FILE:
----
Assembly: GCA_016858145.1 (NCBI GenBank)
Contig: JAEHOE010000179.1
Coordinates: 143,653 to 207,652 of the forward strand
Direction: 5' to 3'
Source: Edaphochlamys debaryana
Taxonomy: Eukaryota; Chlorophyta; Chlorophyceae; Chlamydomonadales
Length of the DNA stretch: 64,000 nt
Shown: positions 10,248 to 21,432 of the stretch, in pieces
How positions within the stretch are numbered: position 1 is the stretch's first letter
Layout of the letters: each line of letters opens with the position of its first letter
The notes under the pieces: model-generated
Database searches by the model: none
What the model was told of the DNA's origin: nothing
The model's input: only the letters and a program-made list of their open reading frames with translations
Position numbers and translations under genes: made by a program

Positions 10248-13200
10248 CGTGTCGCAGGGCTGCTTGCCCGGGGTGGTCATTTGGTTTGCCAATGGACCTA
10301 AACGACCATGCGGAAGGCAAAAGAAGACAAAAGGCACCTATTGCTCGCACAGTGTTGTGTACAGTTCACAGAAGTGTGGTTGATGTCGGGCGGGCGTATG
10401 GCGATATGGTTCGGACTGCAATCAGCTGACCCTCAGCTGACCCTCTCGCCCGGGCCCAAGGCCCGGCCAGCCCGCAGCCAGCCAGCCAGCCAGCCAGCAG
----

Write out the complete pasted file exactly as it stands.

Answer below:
Assembly: GCA_016858145.1 (NCBI GenBank)
Contig: JAEHOE010000179.1
Coordinates: 143,653 to 207,652 of the forward strand
Direction: 5' to 3'
Source: Edaphochlamys debaryana
Taxonomy: Eukaryota; Chlorophyta; Chlorophyceae; Chlamydomonadales
Length of the DNA stretch: 64,000 nt
Shown: positions 10,248 to 21,432 of the stretch, in pieces
How positions within the stretch are numbered: position 1 is the stretch's first letter
Layout of the letters: each line of letters opens with the position of its first letter
The notes under the pieces: model-generated
Database searches by the model: none
What the model was told of the DNA's origin: nothing
The model's input: only the letters and a program-made list of their open reading frames with translations
Position numbers and translations under genes: made by a program

Positions 10248-13200
10248 CGTGTCGCAGGGCTGCTTGCCCGGGGTGGTCATTTGGTTTGCCAATGGACCTA
10301 AACGACCATGCGGAAGGCAAAAGAAGACAAAAGGCACCTATTGCTCGCACAGTGTTGTGTACAGTTCACAGAAGTGTGGTTGATGTCGGGCGGGCGTATG
10401 GCGATATGGTTCGGACTGCAATCAGCTGACCCTCAGCTGACCCTCTCGCCCGGGCCCAAGGCCCGGCCAGCCCGCAGCCAGCCAGCCAGCCAGCCAGCAG